JJ: Emergency ACIP meeting cliff notes

Today the Advisory Committee on Immunization Practices (ACIP) had an emergency meeting regarding the Johnson and Johnson (JJ) vaccine and blood clotting events. In short, three major questions needed to be answered:

  1. What happened?

  2. Is this rate higher than the background rate?

  3. Do we need to change our recommendations?

All in all, this process solidified by confidence in the vaccine process in the U.S. The amount of transparency, timeliness, and checks and balances has been refreshing.

Here are your meeting cliff notes…

Who was present?

Voting members are importantly external to the CDC, FDA, and JJ: mainly professors, epidemiologists, physicians (genecology, pediatrics, infectious diseases), public health professions at health departments, infectious disease specialists, and health policy specialists. One voting member reported a conflict of interest and was not allowed in the final vote (nor was able to deliberate). Also present was the CDC, FDA, JJ, Health Resources Injury Compensation program, NIH, and many others including international societies.

What happened?

While there are many types of blood clotting events, we’re interested in one specific event: CVST with thrombocytopenia (low blood platelet count). Basically, this event prevents blood from draining out of the brain and causes a brain bleed. And, because of low platelet counts, patients have internal bleeding that can be fatal.

Out of the JJ research studies (343,000 people) and the “real world” (7,200,000 people), there have been 9 cases of CVST

The nine cases came from these four sources: 1. Single-dose clinical trial (study 3001): Out of 43,000 participants, 1 CVST in vaccine group and 1 in the placebo (green color in table); 2. Double-dose clinical trial (study 3009): Out of 28,000 participants, there has been one event (but is still blinded so we don’t know if it’s the vaccine or placebo); 3. South Africa study: Out of 272,000 participants, no CVST cases; and, 4. “Real world”: Out of 7.2 million people, 6 cases and 1 case pending.

Random notes from the 6 post-clinical trial cases:

  • We don’t know whether heparin caused the fatal outcome

  • Out of the 6 post clinical trial events:

    • Only one person was on birth control

    • None had pre-existing coagulation disorders

  • Interestingly in JJ’s other programs that use adenovirus (like the Ebola vaccine), there are no CVST events.

Is this rate higher than the background rate?

This will help us understand whether the CVST events after vaccination is higher than in the general population.

  • In the general population, CVST is rare. In old studies, background rate is estimated between 2-5 per million. More recent numbers are upwards of 15 per million.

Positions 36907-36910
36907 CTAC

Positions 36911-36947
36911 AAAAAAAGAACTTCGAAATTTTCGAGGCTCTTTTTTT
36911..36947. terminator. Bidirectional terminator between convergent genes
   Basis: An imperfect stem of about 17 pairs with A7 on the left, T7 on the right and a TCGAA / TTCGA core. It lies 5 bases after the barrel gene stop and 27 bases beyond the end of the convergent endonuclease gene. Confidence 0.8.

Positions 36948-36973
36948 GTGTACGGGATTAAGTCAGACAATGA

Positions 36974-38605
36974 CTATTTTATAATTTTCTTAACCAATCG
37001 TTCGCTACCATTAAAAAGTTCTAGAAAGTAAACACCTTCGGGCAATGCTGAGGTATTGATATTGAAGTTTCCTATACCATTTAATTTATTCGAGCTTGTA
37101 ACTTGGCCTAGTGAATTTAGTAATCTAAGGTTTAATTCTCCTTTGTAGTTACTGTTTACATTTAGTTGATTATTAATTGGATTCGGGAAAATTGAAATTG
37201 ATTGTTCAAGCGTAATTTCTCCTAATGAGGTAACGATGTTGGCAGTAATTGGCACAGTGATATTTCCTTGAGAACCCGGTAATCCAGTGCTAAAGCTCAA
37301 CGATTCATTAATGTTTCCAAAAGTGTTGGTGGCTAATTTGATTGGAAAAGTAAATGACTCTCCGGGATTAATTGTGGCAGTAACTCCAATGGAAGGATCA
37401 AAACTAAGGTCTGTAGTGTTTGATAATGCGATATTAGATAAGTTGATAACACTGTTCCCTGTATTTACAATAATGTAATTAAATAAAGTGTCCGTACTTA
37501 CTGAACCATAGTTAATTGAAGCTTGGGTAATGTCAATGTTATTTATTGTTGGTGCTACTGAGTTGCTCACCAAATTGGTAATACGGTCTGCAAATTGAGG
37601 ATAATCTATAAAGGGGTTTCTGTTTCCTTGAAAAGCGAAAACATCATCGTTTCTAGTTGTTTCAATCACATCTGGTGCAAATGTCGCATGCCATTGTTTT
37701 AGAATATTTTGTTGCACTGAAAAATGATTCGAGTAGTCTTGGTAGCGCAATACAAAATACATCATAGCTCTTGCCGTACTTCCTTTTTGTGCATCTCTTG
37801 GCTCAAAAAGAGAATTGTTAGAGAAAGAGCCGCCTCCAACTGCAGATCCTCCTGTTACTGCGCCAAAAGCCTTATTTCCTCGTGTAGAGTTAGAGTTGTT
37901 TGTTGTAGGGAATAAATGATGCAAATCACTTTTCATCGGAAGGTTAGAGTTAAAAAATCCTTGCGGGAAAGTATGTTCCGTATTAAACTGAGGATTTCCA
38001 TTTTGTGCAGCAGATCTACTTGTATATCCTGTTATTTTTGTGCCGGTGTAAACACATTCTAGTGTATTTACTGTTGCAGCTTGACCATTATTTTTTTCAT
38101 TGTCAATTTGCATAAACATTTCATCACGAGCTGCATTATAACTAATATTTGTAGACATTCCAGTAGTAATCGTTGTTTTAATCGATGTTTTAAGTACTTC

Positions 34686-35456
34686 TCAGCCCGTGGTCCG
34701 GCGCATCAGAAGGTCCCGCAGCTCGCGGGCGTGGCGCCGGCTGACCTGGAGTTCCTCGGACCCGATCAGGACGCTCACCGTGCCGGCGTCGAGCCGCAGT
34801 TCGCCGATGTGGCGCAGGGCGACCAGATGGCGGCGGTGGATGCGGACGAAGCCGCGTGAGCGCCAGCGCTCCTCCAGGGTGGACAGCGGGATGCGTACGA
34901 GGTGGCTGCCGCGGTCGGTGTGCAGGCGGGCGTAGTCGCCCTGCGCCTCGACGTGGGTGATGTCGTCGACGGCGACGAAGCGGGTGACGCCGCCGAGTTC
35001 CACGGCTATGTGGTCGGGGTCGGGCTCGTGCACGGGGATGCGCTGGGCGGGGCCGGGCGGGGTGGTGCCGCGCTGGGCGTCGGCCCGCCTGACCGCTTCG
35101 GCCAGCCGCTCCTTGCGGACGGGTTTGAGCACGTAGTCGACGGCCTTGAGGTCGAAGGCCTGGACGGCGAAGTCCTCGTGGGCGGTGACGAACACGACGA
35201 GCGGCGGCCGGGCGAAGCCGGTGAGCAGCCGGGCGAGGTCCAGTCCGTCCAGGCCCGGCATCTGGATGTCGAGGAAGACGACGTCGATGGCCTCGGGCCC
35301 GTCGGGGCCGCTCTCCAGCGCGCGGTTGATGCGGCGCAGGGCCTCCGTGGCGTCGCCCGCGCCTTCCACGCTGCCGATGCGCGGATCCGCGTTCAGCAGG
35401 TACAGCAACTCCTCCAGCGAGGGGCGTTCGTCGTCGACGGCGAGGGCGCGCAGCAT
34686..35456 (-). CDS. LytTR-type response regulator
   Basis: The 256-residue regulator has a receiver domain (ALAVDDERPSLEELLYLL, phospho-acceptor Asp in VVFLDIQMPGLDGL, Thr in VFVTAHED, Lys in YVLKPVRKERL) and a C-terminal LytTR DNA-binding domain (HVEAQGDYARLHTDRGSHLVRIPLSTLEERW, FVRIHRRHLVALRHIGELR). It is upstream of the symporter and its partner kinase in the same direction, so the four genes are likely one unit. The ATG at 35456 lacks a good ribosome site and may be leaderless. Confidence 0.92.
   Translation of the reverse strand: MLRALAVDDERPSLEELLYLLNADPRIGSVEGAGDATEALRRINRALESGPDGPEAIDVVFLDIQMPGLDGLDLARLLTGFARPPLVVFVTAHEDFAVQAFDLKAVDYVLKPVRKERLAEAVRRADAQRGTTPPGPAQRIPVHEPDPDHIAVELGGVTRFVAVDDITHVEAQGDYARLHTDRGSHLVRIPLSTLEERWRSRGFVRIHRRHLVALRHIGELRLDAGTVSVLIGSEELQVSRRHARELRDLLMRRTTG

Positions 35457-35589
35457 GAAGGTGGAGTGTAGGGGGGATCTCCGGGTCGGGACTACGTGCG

• It is more common among younger females.

  • The problem with these numbers, though, is that these numbers are for CVST cases overall. NOT CVST low platelet count (or thrombocytopenia). So, 2-15 per million background rate is too high, but the epi team is working on getting a better estimate.

Let’s just say 2-15 per million is the background rate (although we know this is too high). Given this, we are seeing between a 3.8-15.2 fold higher rate of CVST among 20-50 women years after vaccination compared to women aged 20-50 in the general population. This likely indicates that the JJ vaccine does cause CVST with thrombocytopenia.

Do we need to change our recommendations?

There are two questions that the ACIP needed to vote on.

First, does the ACIP have enough information to make an interim recommendation?

If yes, then what recommendation does ACIP feel is appropriate today given available information? In that case, we have four options, all of which have pros and cons:

  1. Extend pause

  2. Stop distribution for everyone

  3. Continue distribution only among a certain population (this is what a lot of European countries chose for AstraZeneca)

  4. Continue distribution for everyone

An interesting discussion ensued. Many voting members were very verbal in stating that we don’t have enough information about the risk/benefit balance and we need more information.

  1. We are fortunate because we have other vaccines available. Because of this, we can be cautious and, first and foremost, do no harm

  2. Usual treatment (heparin) is harmful, so we can’t just say we can treat it if more cases come up

  3. We don’t know about age yet (it might be underreported or not flagged for those over 50+)

  4. We don’t know what these rates are among those that already had COVID19 disease.

  5. Unfortunately, though, this vaccine is best for the most vulnerable. The most vulnerable will continue to be at risk is this is paused. This pause would continue to introduce inequity.

VOTE. JJ will remain paused until we can get a formal risk/benefit analysis. Hopefully, ACIP will meet within 10 days to make a decision.

Love, YLE